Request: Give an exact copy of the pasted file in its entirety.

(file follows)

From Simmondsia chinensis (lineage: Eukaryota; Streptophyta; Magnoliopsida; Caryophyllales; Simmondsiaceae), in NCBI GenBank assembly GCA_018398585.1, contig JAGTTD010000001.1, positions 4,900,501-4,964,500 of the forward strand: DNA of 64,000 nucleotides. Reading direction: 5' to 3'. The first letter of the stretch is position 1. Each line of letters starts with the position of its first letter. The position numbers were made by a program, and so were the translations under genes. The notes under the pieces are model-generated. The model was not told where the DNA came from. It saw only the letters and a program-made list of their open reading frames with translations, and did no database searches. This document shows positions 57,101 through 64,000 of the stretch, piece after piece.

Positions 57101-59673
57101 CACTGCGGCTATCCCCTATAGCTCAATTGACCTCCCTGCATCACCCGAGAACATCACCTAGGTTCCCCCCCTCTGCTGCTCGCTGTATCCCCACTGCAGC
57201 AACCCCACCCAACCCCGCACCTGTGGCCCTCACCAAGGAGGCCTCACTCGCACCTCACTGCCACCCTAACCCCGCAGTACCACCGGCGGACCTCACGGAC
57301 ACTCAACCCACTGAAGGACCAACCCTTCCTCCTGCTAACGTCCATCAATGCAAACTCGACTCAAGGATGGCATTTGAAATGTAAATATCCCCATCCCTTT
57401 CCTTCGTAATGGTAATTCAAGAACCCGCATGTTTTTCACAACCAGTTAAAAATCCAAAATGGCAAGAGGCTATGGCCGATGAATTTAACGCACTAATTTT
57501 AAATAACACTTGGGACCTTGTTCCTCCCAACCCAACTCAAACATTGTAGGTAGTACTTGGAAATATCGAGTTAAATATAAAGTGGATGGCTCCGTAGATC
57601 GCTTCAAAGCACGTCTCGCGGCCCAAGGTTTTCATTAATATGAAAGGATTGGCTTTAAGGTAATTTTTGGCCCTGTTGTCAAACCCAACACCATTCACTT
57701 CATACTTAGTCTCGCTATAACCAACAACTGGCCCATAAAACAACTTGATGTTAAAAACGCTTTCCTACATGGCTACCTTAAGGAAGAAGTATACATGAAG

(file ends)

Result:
From Simmondsia chinensis (lineage: Eukaryota; Streptophyta; Magnoliopsida; Caryophyllales; Simmondsiaceae), in NCBI GenBank assembly GCA_018398585.1, contig JAGTTD010000001.1, positions 4,900,501-4,964,500 of the forward strand: DNA of 64,000 nucleotides. Reading direction: 5' to 3'. The first letter of the stretch is position 1. Each line of letters starts with the position of its first letter. The position numbers were made by a program, and so were the translations under genes. The notes under the pieces are model-generated. The model was not told where the DNA came from. It saw only the letters and a program-made list of their open reading frames with translations, and did no database searches. This document shows positions 57,101 through 64,000 of the stretch, piece after piece.

Positions 57101-59673
57101 CACTGCGGCTATCCCCTATAGCTCAATTGACCTCCCTGCATCACCCGAGAACATCACCTAGGTTCCCCCCCTCTGCTGCTCGCTGTATCCCCACTGCAGC
57201 AACCCCACCCAACCCCGCACCTGTGGCCCTCACCAAGGAGGCCTCACTCGCACCTCACTGCCACCCTAACCCCGCAGTACCACCGGCGGACCTCACGGAC
57301 ACTCAACCCACTGAAGGACCAACCCTTCCTCCTGCTAACGTCCATCAATGCAAACTCGACTCAAGGATGGCATTTGAAATGTAAATATCCCCATCCCTTT
57401 CCTTCGTAATGGTAATTCAAGAACCCGCATGTTTTTCACAACCAGTTAAAAATCCAAAATGGCAAGAGGCTATGGCCGATGAATTTAACGCACTAATTTT
57501 AAATAACACTTGGGACCTTGTTCCTCCCAACCCAACTCAAACATTGTAGGTAGTACTTGGAAATATCGAGTTAAATATAAAGTGGATGGCTCCGTAGATC
57601 GCTTCAAAGCACGTCTCGCGGCCCAAGGTTTTCATTAATATGAAAGGATTGGCTTTAAGGTAATTTTTGGCCCTGTTGTCAAACCCAACACCATTCACTT
57701 CATACTTAGTCTCGCTATAACCAACAACTGGCCCATAAAACAACTTGATGTTAAAAACGCTTTCCTACATGGCTACCTTAAGGAAGAAGTATACATGAAG